CEPLI Newsletter

CEPLI Newsletter

The European Confederation of Local Intermediate Authorities (CEPLI) was formed in 2008 as a confederation grouping the national associations of local intermediate authorities of Belgium, France, Germany, Italy, Poland, and Romania, as well as Arco Latino and Partenalia, both networks of local intermediate authorities.

CEPLI was founded on the notion that “a Europe of Member States can only be built by drawing on the diversity of its territories,” therein lies the need for cooperation of the more than a thousand local intermediate authorities that form CEPLI.

Local intermediate authorities play a key role in connecting local and central governments, thus being essential actors for coordinating and transmitting accurate information between these two levels of government or to bringing closer to the local governments top-down strategies and public policies. In this time of varied and diverse crises, it is clear that these authorities are indispensable.

It is therefore important to understand how local intermediate authorities are structured. In some countries, such as Belgium, Germany, Poland, and France, they are not large entities and are responsible for things such as local transport and infrastructure, zoning, local cultural affairs as well as supralocal services. On the other hand, in countries such as Italy things vary wildly: at the local intermediate level of government coexist provinces and metropolitan cities (the agglomeration of the municipalities of metropolitan areas managed by their mayors) and they each have different powers.

It is also important to state that these are all democratically elected administrations, not state appointed. Some are appointed in direct elections such as in the case of Romania and the urban districts of Germany and Poland, although most of them are indirectly appointed either via elections to a local council or parliament or via municipal elections. The latter is the case of Spain, where local elections also determine the composition of the provincial council, and of some areas of Italy which are administered by a council of local mayors. It is worth mentioning that in the case of France, while the government-appointed Prefect once held considerable power, they are now just the state’s spokesperson in the departmental council and a guarantor of due process. As such, this democratic nature makes local intermediate authorities legitimate representatives of their territories accountable to their populations’ interests and desires, thus allowing them to have their voices heard.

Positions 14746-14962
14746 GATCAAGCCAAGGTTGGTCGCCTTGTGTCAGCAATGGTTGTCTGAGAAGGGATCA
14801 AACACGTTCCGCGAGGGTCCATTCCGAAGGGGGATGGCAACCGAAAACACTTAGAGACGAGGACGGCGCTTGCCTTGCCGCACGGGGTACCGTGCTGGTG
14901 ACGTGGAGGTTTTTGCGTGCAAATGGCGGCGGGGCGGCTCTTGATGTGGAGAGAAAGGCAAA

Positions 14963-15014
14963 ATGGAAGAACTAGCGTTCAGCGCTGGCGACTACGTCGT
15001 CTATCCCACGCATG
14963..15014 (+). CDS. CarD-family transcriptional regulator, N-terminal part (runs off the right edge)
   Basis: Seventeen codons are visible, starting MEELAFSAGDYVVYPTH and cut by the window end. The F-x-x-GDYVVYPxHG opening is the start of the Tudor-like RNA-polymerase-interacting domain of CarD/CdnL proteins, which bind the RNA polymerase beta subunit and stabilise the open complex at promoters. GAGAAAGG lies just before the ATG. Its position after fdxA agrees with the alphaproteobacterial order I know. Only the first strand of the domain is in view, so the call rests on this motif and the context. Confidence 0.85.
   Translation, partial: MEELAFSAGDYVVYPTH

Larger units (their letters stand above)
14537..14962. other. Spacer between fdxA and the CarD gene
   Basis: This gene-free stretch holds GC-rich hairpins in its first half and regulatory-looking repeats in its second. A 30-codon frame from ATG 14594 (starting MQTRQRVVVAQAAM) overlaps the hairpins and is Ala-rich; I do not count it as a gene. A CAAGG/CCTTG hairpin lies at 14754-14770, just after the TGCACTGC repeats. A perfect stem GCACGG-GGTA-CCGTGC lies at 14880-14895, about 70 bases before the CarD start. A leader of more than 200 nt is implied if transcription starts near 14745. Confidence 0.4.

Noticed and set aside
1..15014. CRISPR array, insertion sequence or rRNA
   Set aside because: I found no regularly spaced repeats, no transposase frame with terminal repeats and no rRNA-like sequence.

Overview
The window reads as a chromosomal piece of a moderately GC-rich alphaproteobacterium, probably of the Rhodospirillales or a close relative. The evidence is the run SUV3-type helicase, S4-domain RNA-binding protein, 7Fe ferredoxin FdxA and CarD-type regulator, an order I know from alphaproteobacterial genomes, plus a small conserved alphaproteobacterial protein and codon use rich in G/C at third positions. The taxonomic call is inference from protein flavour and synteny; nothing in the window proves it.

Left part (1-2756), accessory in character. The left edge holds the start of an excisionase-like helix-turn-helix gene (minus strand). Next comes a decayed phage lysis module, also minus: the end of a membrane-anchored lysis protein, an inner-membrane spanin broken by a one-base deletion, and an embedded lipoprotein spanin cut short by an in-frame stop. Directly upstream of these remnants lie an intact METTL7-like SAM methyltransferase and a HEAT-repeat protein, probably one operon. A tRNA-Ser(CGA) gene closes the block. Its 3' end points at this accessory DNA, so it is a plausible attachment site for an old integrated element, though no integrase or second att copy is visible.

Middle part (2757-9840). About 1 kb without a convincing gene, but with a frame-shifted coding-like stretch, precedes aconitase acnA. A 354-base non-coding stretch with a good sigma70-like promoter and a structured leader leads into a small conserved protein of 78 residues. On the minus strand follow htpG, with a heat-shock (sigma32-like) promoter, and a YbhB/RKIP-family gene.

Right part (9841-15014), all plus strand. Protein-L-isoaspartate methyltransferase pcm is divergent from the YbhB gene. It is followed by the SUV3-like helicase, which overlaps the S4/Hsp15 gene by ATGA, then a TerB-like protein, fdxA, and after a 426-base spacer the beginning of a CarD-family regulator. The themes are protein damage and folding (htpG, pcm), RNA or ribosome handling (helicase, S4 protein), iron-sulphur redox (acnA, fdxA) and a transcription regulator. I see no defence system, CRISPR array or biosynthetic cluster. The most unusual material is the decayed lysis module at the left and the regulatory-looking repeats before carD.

Despite all these differences, it is clear that local intermediate authorities are the best suited to portray the realities on the ground, be it economic difficulties, the effects of climate change, logistical and infrastructure complications or insufficiencies, or dangers to public health. This is because they interact directly and closely with the representatives of those living this reality, who often can barely make their voices heard in the halls of power. It is the local intermediate authorities’ responsibility to communicate and understand these realities and they are the best suited organizations to help local governments while adequately implementing the changes envisioned by the regional, national or EU capitals. In other words, local intermediate governments are a key pillar for the proper functioning of multi-level governance and for effectively dealing with the challenges entailed by the current crises that all levels of governments will have to deal with.

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